I’m always piggishly interested in what people are eating so I just had to have a look at the menu for the State Banquet HM Queen gave for President Trump last week. The dessert was listed as Strawberry Sable.

Now I’m not a pastry expert but I knew there was a pastry French patissiers make called sablee. Was ‘sable’ a misprint, or an attempt at making, say, strawberry shortcake, sound more sophisticated and worthy of all those candelabra? Sable is the French word for sand, and my shortcake is definitely gritty because I add rice flour or semolina to the mix, depending on what I have to hand. A little research proved that the recipes for shortcake/shortbread/pate sablee are practically identical. So now we know what The Donald had for pud. Of course, having thought about strawberry shortcake I then wanted to eat it. You can therefore guess how my Saturday afternoon was spent. Restraint, though, got the better part of greed and I made little shortcakes, the better to eke out the treat over the next few days.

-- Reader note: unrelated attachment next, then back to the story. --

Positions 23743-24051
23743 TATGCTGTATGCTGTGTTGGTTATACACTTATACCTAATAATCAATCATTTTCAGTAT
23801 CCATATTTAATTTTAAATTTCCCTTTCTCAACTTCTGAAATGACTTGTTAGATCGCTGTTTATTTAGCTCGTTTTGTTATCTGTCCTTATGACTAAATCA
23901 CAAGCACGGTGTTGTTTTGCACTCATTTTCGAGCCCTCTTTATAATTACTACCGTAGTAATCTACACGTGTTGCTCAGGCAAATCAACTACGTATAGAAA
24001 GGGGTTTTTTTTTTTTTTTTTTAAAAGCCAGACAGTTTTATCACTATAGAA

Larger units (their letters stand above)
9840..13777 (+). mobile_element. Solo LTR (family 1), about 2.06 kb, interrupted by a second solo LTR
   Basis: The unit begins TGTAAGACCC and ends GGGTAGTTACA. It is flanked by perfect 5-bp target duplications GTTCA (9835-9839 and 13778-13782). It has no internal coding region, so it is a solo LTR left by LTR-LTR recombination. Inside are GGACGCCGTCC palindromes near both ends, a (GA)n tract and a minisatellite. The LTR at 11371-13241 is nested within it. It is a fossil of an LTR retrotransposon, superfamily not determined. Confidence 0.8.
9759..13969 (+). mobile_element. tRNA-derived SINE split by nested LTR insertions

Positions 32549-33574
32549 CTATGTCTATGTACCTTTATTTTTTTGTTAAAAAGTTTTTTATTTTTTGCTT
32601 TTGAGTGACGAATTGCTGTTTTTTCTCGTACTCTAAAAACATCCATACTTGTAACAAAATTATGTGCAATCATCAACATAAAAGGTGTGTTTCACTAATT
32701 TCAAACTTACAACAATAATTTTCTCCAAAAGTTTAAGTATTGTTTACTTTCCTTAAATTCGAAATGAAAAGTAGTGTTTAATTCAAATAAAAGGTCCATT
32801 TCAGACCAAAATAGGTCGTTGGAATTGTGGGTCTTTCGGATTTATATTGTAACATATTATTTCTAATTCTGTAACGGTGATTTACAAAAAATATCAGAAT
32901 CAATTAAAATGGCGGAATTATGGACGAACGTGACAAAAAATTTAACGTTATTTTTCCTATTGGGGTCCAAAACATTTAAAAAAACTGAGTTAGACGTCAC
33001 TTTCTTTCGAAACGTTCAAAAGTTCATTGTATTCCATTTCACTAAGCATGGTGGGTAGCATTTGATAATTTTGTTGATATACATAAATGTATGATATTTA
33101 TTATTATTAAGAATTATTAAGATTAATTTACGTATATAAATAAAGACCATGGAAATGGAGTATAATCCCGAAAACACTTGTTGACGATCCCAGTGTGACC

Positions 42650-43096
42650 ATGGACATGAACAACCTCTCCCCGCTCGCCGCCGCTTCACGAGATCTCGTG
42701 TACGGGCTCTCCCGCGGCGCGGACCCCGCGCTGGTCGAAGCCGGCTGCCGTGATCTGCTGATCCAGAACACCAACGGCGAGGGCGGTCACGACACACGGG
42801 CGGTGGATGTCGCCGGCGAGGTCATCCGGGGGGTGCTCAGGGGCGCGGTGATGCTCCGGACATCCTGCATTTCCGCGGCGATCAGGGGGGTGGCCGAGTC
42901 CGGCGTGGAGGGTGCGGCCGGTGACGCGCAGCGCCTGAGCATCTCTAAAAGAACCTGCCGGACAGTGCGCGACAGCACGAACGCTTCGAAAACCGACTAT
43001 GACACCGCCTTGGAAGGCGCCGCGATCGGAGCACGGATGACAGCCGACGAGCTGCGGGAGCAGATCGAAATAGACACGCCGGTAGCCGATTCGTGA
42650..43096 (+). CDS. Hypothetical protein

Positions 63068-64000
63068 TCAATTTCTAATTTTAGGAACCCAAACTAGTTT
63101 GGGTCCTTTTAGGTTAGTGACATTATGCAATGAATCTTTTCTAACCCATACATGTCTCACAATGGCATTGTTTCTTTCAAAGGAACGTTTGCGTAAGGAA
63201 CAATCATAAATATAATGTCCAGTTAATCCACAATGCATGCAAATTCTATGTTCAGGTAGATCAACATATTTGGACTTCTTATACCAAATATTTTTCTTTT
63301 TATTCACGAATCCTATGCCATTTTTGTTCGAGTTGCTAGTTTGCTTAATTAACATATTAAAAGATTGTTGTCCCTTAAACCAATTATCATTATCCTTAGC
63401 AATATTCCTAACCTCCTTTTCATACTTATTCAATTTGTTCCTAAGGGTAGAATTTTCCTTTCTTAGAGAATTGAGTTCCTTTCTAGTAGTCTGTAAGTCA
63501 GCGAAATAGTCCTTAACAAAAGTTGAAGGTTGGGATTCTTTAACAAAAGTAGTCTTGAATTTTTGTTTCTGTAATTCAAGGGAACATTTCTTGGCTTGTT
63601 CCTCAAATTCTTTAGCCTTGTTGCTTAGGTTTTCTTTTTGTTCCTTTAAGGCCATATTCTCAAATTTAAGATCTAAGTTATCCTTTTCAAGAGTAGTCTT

So that was ‘sable’ sorted. But sometimes there are words we use day in, day out, without any idea where they came from. Here’s one for you: book. No, me either, but thanks to Dot Wordsworth of The Spectator, I know now and will share with you.

People used to write on the inner bark of beech trees. In Latin it was called liber. See where this is going? The Old English word for a beech tree was bok. I concede that acquiring this piece of information isn’t as useful as remembering where I put my stapler, but it’s still rather nice to have.

One last thing today. If you haven’t joined my mailing list please go to the sign-up page and do so. I promise you won’t get inundated with annoying emails but if, as looks increasingly likely, I self-publish a book later this year, you dear readers, will be the first to sample it.

 

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